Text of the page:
The defendant, however, challenges the sufficiency of these facts to warrant the jury in finding the defendant guilty of the crime charged.
Section 12-3011, 1953 Supplement to NDRC 1943 provides that:
"Every person who shall take any indecent liberty with or on the person of any individual under the age of eighteen years, which act under law does not amount to rape, or attempt to commit rape, or assault with intent to commit rape, or sodomy, or other crime against nature, is guilty of a felony, and shall be punished by imprisonment in the penitentiary for not less than one year nor more than fifteen years, and for any second offense of said crime by punishment in the state penitentiary for not less than five years."
Pursuant to the provisions of Section 12-0401, NDRC 1943 an attempt to commit a crime is "An act done with intent to commit a crime and tending but failing to effect its commission, is an attempt to commit that crime."
Section 12-0402, NDRC 1943 prescribes punishments for attempts on a basis of relationship to the punishment prescribed for the crime attempted. In this case the applicable provision is as follows:
"If the offense so attempted is punishable by imprisonment in the penitentiary for four years or more, or by imprisonment in a county jail, the person guilty of such attempt is punishable by imprisonment in the penitentiary or in a county jail, as the case may be, for a term not exceeding one-half the longest term of imprisonment prescribed upon a conviction for the offense so attempted;"
The question of the sufficiency of the facts to support a conviction of attempt to commit the crime of indecent liberties takes us to a consideration of the meaning of indecent liberties. In commenting upon the scope of the statute this court, in State v. Flath, 59 N.D. 121, 228 N.W. 847, 852, said:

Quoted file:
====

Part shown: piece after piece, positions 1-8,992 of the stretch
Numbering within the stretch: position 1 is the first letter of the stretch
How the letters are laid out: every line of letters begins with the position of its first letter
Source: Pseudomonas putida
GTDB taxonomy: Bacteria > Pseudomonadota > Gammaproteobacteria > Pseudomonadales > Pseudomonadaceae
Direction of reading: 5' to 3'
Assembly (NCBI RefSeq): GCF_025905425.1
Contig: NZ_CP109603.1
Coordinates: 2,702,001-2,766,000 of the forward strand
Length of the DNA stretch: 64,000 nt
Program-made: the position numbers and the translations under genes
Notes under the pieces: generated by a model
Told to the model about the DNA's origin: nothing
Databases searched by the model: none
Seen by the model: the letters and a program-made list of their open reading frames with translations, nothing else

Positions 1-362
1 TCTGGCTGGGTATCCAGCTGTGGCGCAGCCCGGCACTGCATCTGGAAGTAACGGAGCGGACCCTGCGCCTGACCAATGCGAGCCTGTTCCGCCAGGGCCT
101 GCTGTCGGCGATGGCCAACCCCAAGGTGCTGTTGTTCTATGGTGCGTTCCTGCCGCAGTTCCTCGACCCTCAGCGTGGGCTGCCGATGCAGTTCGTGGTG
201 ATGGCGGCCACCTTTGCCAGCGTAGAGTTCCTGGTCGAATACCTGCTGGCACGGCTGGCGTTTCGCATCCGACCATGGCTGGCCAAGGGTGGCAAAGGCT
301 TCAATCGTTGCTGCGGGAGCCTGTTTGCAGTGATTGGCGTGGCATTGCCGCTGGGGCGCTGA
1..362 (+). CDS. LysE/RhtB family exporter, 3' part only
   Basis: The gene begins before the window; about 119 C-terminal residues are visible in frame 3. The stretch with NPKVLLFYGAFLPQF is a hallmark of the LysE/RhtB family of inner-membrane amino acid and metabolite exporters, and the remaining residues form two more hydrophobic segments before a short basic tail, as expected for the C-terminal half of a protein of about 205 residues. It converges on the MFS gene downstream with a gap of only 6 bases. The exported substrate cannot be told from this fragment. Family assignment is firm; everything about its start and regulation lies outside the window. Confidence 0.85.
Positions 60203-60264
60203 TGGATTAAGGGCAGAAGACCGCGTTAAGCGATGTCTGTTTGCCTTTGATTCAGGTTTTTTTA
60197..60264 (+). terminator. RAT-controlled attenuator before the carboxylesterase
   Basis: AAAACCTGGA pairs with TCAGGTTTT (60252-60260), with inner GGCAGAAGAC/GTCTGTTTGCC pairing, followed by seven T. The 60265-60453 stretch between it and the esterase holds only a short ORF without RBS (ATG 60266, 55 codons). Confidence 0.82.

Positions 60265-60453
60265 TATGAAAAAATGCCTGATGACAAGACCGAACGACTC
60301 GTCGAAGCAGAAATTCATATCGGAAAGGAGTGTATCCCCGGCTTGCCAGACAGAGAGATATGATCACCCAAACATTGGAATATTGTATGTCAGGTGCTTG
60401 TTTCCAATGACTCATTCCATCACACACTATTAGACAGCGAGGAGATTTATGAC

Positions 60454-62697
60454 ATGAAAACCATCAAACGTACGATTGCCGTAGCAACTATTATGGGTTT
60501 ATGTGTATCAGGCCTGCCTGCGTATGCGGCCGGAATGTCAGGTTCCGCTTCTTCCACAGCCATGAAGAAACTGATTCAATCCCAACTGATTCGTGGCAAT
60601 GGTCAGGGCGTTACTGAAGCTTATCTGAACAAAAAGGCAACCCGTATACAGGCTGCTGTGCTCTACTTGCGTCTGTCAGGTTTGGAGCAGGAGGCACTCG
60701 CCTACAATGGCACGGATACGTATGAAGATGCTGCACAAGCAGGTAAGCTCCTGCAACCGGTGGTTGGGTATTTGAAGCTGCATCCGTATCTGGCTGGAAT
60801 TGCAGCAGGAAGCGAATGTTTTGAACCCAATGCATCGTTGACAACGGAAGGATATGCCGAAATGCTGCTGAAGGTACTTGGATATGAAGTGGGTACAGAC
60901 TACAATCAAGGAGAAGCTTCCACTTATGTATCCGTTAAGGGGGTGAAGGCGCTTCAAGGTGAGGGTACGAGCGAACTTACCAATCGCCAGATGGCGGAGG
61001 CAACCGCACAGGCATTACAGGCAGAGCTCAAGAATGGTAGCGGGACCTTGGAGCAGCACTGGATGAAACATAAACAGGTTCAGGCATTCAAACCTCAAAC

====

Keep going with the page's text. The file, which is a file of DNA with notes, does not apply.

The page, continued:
"The plain intent of this statute is to cover all forms of indecent liberties except rape, attempt to commit rape, or assault with intent to commit rape or sodomy or crime against nature. These excepted crimes are already defined by statute and punishment therefore provided. The law is intended to be a sort of blanket statute covering all of the other indecent liberties. Rape is an indecent liberty, but because it is defined and punished elsewhere, it is excepted from the provisions of this statute. The same with the other crimes committed. After these enumerated crimes are eliminated from `indecent liberty,' then the remaining indecent liberties are punishable under this statute."
In that case it is further said that the term is a self defining one and that "indecent liberties mean `such liberties as the common sense of society would regard as indecent and improper.'"
In People v. Szymanski, 321 Mich. 248, 32 N.W.2d 451, 453, a conviction for the commission of the crime of taking indecent liberties with the person of a nine year old girl was sustained under facts somewhat similar to those at bar. There the court said:
"Here the parties concerned were not acquainted, and there is nothing in the record to indicate that the complaining witness had ever previously seen the man who sat beside her in the theater. The testimony is undisputed that he placed his hand on her bare leg under her dress, and that he kept it there for some time. The circumstances under which the act was done indicate the motivating purpose and intent. Clearly, the occurrence was not accidental. The fright of the complaining witness at the time and her subsequent complaints to her companion and to her mother are significant. The statute penalizes conduct that is of such character that the common sense of society regards it as indecent and improper."